Our country has entered a period of Crisis. We may or may not successfully navigate our way through the visible icebergs and more dangerous icebergs just below the surface. The similarities between the course of our country and the maiden voyage of the Titanic are eerily allegorical...
Just over a year ago we discussed in great detail the cyclical nature of profit margins, the elegance of the Kalecki (profits) equation (and its Japanese outlier real-world fallacy), and the current desire to 'invest' in dividends and not CapEx creating a vicious cycle of cash-flow-sagging aging assets. The situation has not improved. As John Hussman notes, the Shiller P/E passed its 24x Maginot Line last week and yet, with revenues stagnant and earnings eking out gains, we are to believe valuations are cheap and margins will save the day. "The impression that stocks are “reasonably valued” relative to earnings is an illusion driven by profit margins that are 70% above their historical norm. Almost universally, Wall Street analysts are making the mistake of valuing stocks on the basis of a single year of forward operating earnings, as if the present estimate is a sufficient statistic that is representative of the entire future stream of cash flows." It is not...
Our financial markets actually have a natural equilibrium state that is far removed from where they are today. But interfering monetary policy (e.g. QE) and delusional fiscal policy have pulled the system away from its authentic state, to the point now where the forces to correct are placing growing strain on the status quo. As the system seeks to return to where it should naturally be, the yields that the Fed is so desperately trying to engineer are going to become less in size and number. Investors need to realize that much of the "growth" the Fed is trying to return to was manufactured and unnatural. We are returning to a lower-growth environment, whether we want to or not.
It is clear now that we must have been wrong about the economy. No more proof is needed than the fact the Dow has gone up 1,500 points. Everyone knows the stock market reflects the true health of the nation – multi-millionaire Jim Cramer and his millionaire CNBC talking head cohorts tell us so. Ignore the fact that the bottom 80% only own 5% of the financial assets in this country and are not benefitted by the stock market in any way. It is time to open your eyes and arise from your stupor. Observe what is happening around you. Look closely. Does the storyline match what you see in your ever day reality? It is them versus us. Whether you call them the invisible government, ruling class, financial overlords, oligarchs, the powers that be, ruling elite, or owners; there are powerful wealthy men who call the shots in this global criminal enterprise. No amount of propaganda can cover up the physical, economic, social, and psychological descent afflicting our world. There’s a bad moon rising and trouble is on the way.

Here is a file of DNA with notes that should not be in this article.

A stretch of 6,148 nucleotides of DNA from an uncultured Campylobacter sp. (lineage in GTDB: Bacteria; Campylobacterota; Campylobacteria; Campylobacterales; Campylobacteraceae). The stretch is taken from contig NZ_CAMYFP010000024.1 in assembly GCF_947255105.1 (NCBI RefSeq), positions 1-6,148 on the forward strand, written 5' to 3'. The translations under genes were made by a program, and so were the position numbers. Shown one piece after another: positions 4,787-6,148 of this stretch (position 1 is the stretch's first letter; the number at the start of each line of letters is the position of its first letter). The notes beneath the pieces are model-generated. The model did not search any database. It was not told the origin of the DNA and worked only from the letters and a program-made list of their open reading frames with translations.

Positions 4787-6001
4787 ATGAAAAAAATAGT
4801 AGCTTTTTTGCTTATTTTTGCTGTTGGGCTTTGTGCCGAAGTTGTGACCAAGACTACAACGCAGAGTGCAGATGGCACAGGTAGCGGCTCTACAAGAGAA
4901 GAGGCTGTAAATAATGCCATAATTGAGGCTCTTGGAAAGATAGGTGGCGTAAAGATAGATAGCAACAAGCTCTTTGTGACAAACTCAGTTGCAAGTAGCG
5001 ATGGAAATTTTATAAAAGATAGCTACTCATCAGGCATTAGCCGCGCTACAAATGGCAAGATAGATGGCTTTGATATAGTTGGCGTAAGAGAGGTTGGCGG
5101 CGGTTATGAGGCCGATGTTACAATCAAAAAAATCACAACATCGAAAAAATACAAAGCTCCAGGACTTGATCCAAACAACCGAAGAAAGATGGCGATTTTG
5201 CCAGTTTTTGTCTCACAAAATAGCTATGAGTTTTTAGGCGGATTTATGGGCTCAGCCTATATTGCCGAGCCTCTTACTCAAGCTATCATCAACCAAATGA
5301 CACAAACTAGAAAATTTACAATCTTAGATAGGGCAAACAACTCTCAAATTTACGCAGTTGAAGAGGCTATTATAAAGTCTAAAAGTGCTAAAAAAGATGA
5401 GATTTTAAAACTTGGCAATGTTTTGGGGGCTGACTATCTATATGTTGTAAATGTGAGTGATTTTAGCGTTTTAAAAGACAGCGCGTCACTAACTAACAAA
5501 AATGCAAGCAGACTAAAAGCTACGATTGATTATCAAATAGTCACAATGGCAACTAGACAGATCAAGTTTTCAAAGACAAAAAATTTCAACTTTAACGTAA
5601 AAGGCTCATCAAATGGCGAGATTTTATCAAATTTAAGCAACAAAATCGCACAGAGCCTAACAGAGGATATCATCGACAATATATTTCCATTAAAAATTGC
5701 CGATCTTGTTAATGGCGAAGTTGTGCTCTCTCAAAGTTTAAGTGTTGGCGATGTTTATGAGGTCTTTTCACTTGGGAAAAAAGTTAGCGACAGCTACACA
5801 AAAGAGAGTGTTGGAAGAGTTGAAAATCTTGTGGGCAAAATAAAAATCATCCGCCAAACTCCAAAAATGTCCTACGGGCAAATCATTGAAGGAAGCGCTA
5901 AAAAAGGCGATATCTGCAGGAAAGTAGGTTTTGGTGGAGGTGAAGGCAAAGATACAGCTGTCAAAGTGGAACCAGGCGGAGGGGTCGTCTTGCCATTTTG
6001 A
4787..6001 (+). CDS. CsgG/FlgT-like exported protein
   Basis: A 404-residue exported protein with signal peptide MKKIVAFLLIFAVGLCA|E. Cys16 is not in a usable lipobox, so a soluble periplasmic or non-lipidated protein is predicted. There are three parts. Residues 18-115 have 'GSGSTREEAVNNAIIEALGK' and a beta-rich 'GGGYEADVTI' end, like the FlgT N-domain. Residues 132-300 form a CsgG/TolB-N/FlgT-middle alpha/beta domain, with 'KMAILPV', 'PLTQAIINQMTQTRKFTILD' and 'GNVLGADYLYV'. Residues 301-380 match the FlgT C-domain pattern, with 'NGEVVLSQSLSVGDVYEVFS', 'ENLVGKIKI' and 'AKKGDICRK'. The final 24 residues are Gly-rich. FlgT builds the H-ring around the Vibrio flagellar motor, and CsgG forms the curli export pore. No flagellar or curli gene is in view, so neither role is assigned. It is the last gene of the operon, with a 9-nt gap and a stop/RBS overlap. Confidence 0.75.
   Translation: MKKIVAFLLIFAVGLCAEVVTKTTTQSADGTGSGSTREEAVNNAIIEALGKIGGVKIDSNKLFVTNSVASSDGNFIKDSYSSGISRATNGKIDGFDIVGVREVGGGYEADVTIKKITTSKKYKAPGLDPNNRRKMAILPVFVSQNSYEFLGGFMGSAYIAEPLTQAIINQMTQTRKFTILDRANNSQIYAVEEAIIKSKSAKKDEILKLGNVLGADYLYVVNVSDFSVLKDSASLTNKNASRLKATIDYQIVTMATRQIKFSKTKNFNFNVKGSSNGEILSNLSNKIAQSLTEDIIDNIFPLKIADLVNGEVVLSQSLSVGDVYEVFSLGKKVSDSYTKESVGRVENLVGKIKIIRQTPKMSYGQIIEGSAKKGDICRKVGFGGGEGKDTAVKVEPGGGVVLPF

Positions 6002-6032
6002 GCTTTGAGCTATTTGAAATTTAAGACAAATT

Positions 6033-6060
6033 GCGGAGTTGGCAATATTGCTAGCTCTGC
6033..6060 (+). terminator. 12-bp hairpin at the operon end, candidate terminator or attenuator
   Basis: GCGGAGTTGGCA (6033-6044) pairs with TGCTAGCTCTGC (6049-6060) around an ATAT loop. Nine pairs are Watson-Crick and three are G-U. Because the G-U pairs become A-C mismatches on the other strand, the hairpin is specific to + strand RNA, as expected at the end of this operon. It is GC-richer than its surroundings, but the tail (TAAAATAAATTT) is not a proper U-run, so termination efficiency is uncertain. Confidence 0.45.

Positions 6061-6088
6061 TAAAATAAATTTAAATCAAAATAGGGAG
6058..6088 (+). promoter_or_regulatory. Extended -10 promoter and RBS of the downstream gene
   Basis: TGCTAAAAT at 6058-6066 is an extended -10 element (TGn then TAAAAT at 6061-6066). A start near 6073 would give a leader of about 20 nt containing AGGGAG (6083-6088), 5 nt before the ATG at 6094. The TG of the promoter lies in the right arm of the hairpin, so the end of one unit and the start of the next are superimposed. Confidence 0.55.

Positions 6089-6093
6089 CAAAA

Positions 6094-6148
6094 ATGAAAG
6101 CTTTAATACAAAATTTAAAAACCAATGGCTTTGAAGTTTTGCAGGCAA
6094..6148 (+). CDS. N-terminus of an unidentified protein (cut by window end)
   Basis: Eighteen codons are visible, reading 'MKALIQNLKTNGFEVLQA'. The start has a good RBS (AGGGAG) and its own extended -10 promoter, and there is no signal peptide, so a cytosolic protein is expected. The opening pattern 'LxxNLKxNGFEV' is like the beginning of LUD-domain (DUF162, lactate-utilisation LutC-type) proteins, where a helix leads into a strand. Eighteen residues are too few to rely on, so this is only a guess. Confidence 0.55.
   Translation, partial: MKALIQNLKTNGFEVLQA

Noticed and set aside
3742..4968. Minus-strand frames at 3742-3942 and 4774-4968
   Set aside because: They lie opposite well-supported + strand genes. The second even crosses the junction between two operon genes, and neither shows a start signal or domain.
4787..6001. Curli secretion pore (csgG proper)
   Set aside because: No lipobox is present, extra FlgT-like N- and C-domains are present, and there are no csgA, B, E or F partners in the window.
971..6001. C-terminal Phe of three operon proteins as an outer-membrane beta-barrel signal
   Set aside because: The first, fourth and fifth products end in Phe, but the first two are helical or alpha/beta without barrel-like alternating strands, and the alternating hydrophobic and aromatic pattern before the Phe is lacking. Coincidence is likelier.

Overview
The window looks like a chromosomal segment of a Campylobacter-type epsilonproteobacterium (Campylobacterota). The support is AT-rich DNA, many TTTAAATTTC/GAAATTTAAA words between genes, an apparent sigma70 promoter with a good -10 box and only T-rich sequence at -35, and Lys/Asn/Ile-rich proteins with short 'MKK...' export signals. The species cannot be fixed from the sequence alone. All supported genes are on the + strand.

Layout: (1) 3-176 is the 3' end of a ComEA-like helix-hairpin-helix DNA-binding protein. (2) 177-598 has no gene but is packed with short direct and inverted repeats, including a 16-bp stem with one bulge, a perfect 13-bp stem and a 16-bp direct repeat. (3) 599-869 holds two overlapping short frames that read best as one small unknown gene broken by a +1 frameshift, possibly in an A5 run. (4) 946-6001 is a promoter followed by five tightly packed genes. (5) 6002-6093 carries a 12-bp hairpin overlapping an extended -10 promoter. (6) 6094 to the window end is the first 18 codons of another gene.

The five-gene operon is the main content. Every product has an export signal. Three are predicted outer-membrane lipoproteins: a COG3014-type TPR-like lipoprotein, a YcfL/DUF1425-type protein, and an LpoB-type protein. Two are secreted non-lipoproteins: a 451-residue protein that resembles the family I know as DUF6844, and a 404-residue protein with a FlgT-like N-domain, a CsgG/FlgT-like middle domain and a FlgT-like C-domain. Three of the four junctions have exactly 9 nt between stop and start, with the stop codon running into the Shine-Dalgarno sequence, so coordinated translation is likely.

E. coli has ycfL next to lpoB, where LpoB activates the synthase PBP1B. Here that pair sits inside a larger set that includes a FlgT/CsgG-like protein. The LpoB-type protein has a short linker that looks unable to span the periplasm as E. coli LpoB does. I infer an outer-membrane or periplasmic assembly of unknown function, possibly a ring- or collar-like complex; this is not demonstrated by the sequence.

Whether you're aware of it or not, a great battle is being waged around us. It is a war of two opposing narratives: the future of our economy and our standard of living. The dominant story, championed by flotillas of press releases and parading talking heads, tells an inspiring tale of recovery and return to growth. The other side, less visible but with a full armament of high-caliber data, tells a very different story. One of growing instability, downside risk, and inequality. As different as they are in substance, they both share one fundamental prediction – and this is why you should care: This battle is about to break. And when it does, one side will turn out to be much more 'right' than the other. The time for action has arrived. To position yourself in the direction of the break you think is most likely to happen. It's time to choose a side.
This week's Barron's cover looks like a pretty strong warning sign for stocks (not only the cover, but also what's inside). However, there may be an even more stunning capitulation datum out there, in this case a survey that we have frequently mentioned in the past, the NAAIM survey of fund managers. This survey has reached an all time high in net bullishness last week, with managers on average 104% long. The nonsense people will talk – people who really should know better - is sometimes truly breathtaking. Recently a number of strategists from large institutions, i.e., people who get paid big bucks for coming up with this stuff, have assured us that “equities are underowned”, that “money will flow from bonds to equities”, and that “money sitting on the sidelines” will be drawn into the market. These fallacies are destroyed below. And finally, while, theoretically, the “inflation” backdrop is a kind of sweet spot for stock, even to those who insist that stocks will protect one against the ravages of sharply rising prices of goods and services, As Kyle Bass recently explained, the devaluation of money in the wider sense was even more pronounced than the increase in stock prices. Stocks did not protect anyone in the sense of fully preserving one's purchasing power. The only things that actually preserved purchasing power were gold, foreign exchange and assorted hard assets for which a liquid market exists.
Presenting Dave Collum's now ubiquitous and all-encompassing annual review of markets and much, much more. From Baptists, Bankers, and Bootleggers to Capitalism, Corporate Debt, Government Corruption, and the Constitution, Dave provides a one-stop-shop summary of everything relevant this year (and how it will affect next year and beyond).